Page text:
Chinese New Year 2022: when is lunar new year, and events happening in Bristol

Next week millions of people will be celebrating Chinese New Year. The celebrations will be marked by communities across the globe.

Chinese New Year is celebrated across the world by many communities, each with their own special ways of honouring the sacred time.

The dates in which Chinese New Year falls vary from year to year, however will always fall some time between 21 January and 20 February depending on the moon.  This year it falls on 1 February.

The New Year celebration is centred around removing the bad and the old and welcoming the new and the good.

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    It is seen as a time to connect with ancestors, honour deities, and pray for good harvest.

    How is it celebrated?

    Also known as ‘Spring Festival’, celebrations typically last 16 days. The celebrations often involve food, fireworks and, the final day is marked by the Lantern Festival. This festival is celebrated by people letting paper lanterns off into the sky.

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    What is 2022 the year of?

    The Year of the Tiger starts on 1 February 2022 and finishes on 31 January 2023. The element of the year is water.

    2021 was the year of the Ox, beginning 12 February 2021 and ending 31 January 2022. The element of the year was metal.

    How to say Happy New Year in Chinese?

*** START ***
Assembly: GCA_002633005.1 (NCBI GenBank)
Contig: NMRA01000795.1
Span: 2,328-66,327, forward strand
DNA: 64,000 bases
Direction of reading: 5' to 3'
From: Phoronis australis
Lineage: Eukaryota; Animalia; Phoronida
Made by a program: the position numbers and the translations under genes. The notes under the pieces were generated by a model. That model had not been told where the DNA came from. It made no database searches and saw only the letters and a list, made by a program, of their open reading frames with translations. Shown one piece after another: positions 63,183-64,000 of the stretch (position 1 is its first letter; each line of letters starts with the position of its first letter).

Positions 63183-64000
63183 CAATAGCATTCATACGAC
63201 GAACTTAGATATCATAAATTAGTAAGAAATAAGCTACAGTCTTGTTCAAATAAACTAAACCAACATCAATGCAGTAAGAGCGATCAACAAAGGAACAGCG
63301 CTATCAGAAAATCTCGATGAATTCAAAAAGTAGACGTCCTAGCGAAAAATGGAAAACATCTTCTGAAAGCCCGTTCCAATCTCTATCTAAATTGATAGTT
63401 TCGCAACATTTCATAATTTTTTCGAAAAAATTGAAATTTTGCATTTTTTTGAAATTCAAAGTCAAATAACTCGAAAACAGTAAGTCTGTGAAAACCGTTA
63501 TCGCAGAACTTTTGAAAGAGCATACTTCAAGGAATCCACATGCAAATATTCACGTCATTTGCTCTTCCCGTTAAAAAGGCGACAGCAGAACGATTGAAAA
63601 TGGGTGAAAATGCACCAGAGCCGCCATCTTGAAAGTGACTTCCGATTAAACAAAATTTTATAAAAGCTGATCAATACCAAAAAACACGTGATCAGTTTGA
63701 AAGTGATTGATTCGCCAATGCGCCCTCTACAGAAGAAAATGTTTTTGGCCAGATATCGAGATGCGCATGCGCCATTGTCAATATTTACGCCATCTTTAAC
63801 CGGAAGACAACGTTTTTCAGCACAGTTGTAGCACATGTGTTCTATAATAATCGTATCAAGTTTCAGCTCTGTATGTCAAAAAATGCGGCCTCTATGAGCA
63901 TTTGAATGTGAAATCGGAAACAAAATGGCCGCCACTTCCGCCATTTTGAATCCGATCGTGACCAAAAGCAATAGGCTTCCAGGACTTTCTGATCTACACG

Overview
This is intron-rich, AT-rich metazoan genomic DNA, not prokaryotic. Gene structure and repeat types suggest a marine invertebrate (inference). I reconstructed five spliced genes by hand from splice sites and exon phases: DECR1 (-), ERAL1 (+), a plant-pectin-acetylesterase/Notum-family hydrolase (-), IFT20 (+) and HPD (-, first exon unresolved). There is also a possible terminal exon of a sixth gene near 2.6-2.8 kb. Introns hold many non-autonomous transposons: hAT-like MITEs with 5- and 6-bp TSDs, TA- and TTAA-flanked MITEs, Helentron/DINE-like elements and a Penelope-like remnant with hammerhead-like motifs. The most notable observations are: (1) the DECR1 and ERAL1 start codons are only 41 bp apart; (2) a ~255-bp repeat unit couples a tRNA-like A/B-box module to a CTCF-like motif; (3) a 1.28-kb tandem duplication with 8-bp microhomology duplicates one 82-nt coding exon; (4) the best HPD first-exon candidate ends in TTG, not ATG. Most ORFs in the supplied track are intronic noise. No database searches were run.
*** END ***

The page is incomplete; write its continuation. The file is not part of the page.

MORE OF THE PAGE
Happy New Year is written as 新年快乐 / 新年快樂 and translates as “Xīnnián kuàile”. Translated directly this means “New Year Happiness”.

    The pronunciation of Xīnnián kuàilè in Mandarin is ‘Shin-nyen kwhy-ler’ and in Catonese, it is pronounced ‘Sen-nin feye-lor’.

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    What are the 12 animals of the Chinese Zodiac?

    The legend behind the zodiacs varies in different regions, however, The Great Race is a common tale associated with the Zodiac.

    It states that The Jade Emperor wanted to select 12 animals to be his guards, and the order of the zodiacs is the same order in which the animals finished the race.

    Each animal that finished the race was rewarded with a year named after them.

    The animals are assigned in cycles of twelve years, so 2021 was the Year of the Ox, and so was 2009, 1997, and so on.

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    The twelve animals are:

    Rat

    Ox

    Tiger

    Rabbit

    Dragon

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    Snake

    Horse

    Goat

    Monkey

    Rooster

    Dog

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    Pig

    What does the year of the Tiger symbolise?

    Those born in the year of the Tiger are seen as brave, loyal, and self-confident. The last year of the Tiger was in 2012.

    Where can you celebrate in Bristol?

    Bristol University’s Alternative Asians

    Bristol University’s Alternative Asians society is hosting an event on February 3 at Global Lounge, Senate House, BS8 1TH.

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    The organisers say that the session will allow attendees to discuss “the value of celebrating your identity, without feeling the need to hide your true self".

    The event will run from 5pm to 6.30pm and all Asian students are invited to attend. Free traditional snacks and Boba tea will also be provided. More information can be found here.

    Lunar New Year: Year of the Tiger at Bristol Museum 

    There will be Chinese dances to martial arts demonstrations, and the Museum has partnered with local communities helping you learn about Chinese and Korean culture.

    There will also be a tiger detective trail throughout the museum where you can search for tigers.

    The festivities will be taking place from February 5 - February 6, from 10am - 5pm. Find out more here, and book your visit today.